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War with Iran? Congress says OK

October 29, 2006|Jon Sawyer | Jon Sawyer is director of the Washington-based Pulitzer Center on Crisis Reporting. He has reported from Iran and throughout the Middle East.

AN EMBATTLED president, a Congress distracted by a sex scandal, looming midterm elections -- and yet overwhelming agreement, with scant debate or publicity, on fateful legislation that set the nation on a path to war.

It happened eight autumns ago, when three-quarters of the House of Representatives and every single senator voted for regime change in Iraq.

Has it happened again, on Iran?

Four weeks ago, Congress enacted and President Bush signed the Iran Freedom Support Act, a resolution very much in the spirit of the 1998 Iraq Liberation Act. It mandates sanctions against any country aiding Iran's nuclear programs, even those to which that country is legally entitled under the Nuclear Nonproliferation Treaty.

The new law got virtually no coverage in the congressional rush to adjourn and amid the controversy surrounding e-mails between Rep. Mark Foley (R-Fla.) and teenage boys serving in the House page program. It has been overshadowed since by North Korea's explosion of a nuclear device and the world's debate about how to respond.

But if the confrontation over Iran's alleged nuclear weapons program ends in war -- initiated by this administration or the next -- you can bet this law will be cited as proof that Congress was onboard all along.

The congressional action isn't the only sign of deja vu. Recent months have seen the creation of an "Iran directorate" at the Pentagon, using some of the same personnel as the Office of Special Plans, the shadowy Pentagon outfit led by former Undersecretary of Defense for Policy Douglas J. Feith that was accused of massaging raw intelligence on Iraq to make the case for war look far more solid than in fact it was.

Iran has now supplanted Iraq as the greatest single threat to the United States, according to the National Security Strategy released earlier this year. Articles in the New Yorker and Time describe an accelerated rate of contingency military planning in an environment in which many senior officials -- on the military and civilian sides -- consider war with Iran more a question of when rather than if.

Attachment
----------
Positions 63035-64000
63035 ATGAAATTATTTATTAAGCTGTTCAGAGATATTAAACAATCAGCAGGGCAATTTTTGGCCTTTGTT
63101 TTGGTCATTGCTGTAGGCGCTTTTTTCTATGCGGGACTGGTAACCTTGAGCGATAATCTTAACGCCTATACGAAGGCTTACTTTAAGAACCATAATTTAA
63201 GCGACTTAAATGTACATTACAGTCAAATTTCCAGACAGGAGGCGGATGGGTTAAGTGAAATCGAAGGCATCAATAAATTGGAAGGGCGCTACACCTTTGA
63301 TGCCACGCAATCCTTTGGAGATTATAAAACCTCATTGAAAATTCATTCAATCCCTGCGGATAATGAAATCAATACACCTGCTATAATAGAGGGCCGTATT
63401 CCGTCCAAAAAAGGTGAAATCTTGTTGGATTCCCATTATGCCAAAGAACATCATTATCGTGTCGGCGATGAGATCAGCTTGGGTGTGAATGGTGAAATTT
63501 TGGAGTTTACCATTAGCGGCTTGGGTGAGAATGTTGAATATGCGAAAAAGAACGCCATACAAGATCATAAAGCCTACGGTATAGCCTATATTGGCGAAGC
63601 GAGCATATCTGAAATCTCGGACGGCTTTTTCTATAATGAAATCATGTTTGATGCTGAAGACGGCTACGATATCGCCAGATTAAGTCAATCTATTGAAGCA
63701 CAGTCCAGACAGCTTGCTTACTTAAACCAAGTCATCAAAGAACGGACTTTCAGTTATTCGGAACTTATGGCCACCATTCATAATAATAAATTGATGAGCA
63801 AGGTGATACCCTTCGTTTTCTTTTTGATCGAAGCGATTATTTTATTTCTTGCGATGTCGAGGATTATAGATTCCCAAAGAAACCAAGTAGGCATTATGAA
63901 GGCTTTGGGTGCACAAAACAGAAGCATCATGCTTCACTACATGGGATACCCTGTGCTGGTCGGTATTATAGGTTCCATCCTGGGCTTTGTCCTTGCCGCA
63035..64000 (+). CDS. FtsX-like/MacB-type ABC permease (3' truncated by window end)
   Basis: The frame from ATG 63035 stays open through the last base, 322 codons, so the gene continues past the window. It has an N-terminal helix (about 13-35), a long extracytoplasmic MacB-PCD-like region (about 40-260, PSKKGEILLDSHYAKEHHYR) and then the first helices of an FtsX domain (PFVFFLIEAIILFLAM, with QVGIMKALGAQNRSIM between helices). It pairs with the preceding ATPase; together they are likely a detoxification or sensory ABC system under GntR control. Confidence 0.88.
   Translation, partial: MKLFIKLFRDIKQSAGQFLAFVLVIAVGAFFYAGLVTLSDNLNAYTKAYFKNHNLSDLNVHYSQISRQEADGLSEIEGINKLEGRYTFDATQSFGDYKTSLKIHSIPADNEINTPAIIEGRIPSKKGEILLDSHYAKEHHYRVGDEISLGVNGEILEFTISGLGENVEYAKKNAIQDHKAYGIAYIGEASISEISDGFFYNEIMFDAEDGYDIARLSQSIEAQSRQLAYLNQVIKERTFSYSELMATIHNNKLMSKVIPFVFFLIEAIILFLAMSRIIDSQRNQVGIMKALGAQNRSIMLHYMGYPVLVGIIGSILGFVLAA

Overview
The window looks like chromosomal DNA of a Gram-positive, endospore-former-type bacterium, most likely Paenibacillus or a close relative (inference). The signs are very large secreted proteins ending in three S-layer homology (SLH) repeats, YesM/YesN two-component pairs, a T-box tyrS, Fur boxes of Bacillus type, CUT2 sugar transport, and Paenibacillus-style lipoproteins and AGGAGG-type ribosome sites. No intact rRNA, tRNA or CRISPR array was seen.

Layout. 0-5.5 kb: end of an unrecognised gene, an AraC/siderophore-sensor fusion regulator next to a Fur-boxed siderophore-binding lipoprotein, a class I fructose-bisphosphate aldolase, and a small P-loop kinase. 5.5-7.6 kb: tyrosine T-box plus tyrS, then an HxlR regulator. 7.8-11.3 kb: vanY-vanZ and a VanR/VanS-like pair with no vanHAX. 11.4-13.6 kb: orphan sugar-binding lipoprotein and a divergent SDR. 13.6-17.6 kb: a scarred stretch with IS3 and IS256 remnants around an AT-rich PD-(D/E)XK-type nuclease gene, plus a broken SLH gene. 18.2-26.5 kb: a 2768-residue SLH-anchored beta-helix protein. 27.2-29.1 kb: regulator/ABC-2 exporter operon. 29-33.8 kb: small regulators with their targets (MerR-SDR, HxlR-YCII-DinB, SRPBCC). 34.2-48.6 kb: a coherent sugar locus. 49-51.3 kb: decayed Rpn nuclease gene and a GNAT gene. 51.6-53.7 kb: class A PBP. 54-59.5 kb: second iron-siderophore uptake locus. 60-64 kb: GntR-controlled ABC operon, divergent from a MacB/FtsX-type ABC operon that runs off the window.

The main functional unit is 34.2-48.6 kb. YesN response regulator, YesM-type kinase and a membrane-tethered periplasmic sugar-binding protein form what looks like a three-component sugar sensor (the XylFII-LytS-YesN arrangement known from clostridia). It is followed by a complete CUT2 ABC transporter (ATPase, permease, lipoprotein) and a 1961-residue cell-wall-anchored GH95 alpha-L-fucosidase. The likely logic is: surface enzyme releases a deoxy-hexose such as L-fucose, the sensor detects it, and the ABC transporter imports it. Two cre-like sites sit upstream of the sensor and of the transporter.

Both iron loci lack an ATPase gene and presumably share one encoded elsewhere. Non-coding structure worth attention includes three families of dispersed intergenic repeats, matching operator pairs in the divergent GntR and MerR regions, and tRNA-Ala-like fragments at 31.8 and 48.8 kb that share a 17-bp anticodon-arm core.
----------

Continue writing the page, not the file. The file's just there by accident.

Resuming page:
As in the run-up to the Iraq war, there are assertions of a broad consensus of experts' views that Iran is intent on developing a nuclear weapons capability; and, just as in 2003, there are muted voices questioning how definitive the evidence is. (The most recent National Intelligence Estimate found that Iran's progress toward weapons capability was actually slower than previously thought, and Director of National Intelligence John D. Negroponte says that, in his view, Iran is still four to nine years away from having the bomb.)

Once again, U.S. officials are discounting the work of U.N. weapons inspectors on site, and, once again, those inspectors -- and the agencies for which they work -- are saying that the best way to contain the nuclear threat is to keep them in place.

"People confuse knowledge, industrial capacity and intention," Mohamed ElBaradei, director of the International Atomic Energy Agency, told Newsweek magazine in an interview last week. "A lot of what you see about Iran right now is assessment of intentions."

He and other IAEA officials warn that the Bush administration's hard-line suspicions of Iran could make reading those intentions even harder. Tehran has already suspended IAEA access to some nuclear facilities and could expel the international inspectors entirely. It happened in Iraq in 1998 -- and the vacuum that followed made possible ever-more speculative estimates as to Iraq's imagined progress toward fielding weapons of mass destruction.

The run-up to possible war is also marked, yet again, by the absence of firsthand knowledge of the enemy.

The war to topple Saddam Hussein came 12 years after the rupture of diplomatic relations, with U.S. policymakers dependent on questionable exile groups long removed from direct knowledge of conditions inside the country. In the case of Iran, the gap is longer still -- nearly 27 years since Ayatollah Ruhollah Khomeini seized power.

Assistant Secretary of State R. Nicholas Burns announced earlier this year that State Department diplomats would be based in Dubai and elsewhere in the Middle East and Europe to monitor Iran, in a move he likened to Riga Station, the Latvian capital where, during the 1920s and 1930s, diplomats such as George Kennan kept tabs on the Soviet Union. The effort comes late. As Burns himself acknowledged, as recently as early last year, "there were exactly two people focusing full time on Iran" at the State Department.

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